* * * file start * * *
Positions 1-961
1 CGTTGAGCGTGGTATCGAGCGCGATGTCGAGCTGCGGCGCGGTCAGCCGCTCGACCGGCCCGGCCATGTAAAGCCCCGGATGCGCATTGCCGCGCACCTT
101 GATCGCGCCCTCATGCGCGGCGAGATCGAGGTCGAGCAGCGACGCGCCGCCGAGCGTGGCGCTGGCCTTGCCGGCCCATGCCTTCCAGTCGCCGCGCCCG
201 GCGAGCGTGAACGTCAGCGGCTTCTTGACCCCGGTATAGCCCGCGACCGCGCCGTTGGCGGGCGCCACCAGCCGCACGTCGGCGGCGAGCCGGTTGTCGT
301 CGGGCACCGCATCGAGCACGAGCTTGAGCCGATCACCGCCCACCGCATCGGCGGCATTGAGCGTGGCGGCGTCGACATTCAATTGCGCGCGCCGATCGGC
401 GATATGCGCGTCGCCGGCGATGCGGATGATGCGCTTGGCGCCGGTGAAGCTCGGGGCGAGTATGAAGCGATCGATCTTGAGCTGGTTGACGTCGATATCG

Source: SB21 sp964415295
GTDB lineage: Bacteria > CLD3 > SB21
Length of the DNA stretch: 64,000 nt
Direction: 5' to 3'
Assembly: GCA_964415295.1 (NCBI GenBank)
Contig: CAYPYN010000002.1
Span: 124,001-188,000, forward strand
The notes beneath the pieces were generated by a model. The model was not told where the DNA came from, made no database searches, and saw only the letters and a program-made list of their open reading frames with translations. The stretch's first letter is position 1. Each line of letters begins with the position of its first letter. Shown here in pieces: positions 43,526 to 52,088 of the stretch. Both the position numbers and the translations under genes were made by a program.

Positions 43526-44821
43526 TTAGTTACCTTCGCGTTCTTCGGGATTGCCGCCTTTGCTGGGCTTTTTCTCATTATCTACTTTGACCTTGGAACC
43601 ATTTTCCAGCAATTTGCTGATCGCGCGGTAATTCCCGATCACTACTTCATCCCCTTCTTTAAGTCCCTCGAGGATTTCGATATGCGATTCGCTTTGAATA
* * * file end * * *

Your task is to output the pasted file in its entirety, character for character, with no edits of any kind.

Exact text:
Positions 1-961
1 CGTTGAGCGTGGTATCGAGCGCGATGTCGAGCTGCGGCGCGGTCAGCCGCTCGACCGGCCCGGCCATGTAAAGCCCCGGATGCGCATTGCCGCGCACCTT
101 GATCGCGCCCTCATGCGCGGCGAGATCGAGGTCGAGCAGCGACGCGCCGCCGAGCGTGGCGCTGGCCTTGCCGGCCCATGCCTTCCAGTCGCCGCGCCCG
201 GCGAGCGTGAACGTCAGCGGCTTCTTGACCCCGGTATAGCCCGCGACCGCGCCGTTGGCGGGCGCCACCAGCCGCACGTCGGCGGCGAGCCGGTTGTCGT
301 CGGGCACCGCATCGAGCACGAGCTTGAGCCGATCACCGCCCACCGCATCGGCGGCATTGAGCGTGGCGGCGTCGACATTCAATTGCGCGCGCCGATCGGC
401 GATATGCGCGTCGCCGGCGATGCGGATGATGCGCTTGGCGCCGGTGAAGCTCGGGGCGAGTATGAAGCGATCGATCTTGAGCTGGTTGACGTCGATATCG

Source: SB21 sp964415295
GTDB lineage: Bacteria > CLD3 > SB21
Length of the DNA stretch: 64,000 nt
Direction: 5' to 3'
Assembly: GCA_964415295.1 (NCBI GenBank)
Contig: CAYPYN010000002.1
Span: 124,001-188,000, forward strand
The notes beneath the pieces were generated by a model. The model was not told where the DNA came from, made no database searches, and saw only the letters and a program-made list of their open reading frames with translations. The stretch's first letter is position 1. Each line of letters begins with the position of its first letter. Shown here in pieces: positions 43,526 to 52,088 of the stretch. Both the position numbers and the translations under genes were made by a program.

Positions 43526-44821
43526 TTAGTTACCTTCGCGTTCTTCGGGATTGCCGCCTTTGCTGGGCTTTTTCTCATTATCTACTTTGACCTTGGAACC
43601 ATTTTCCAGCAATTTGCTGATCGCGCGGTAATTCCCGATCACTACTTCATCCCCTTCTTTAAGTCCCTCGAGGATTTCGATATGCGATTCGCTTTGAATA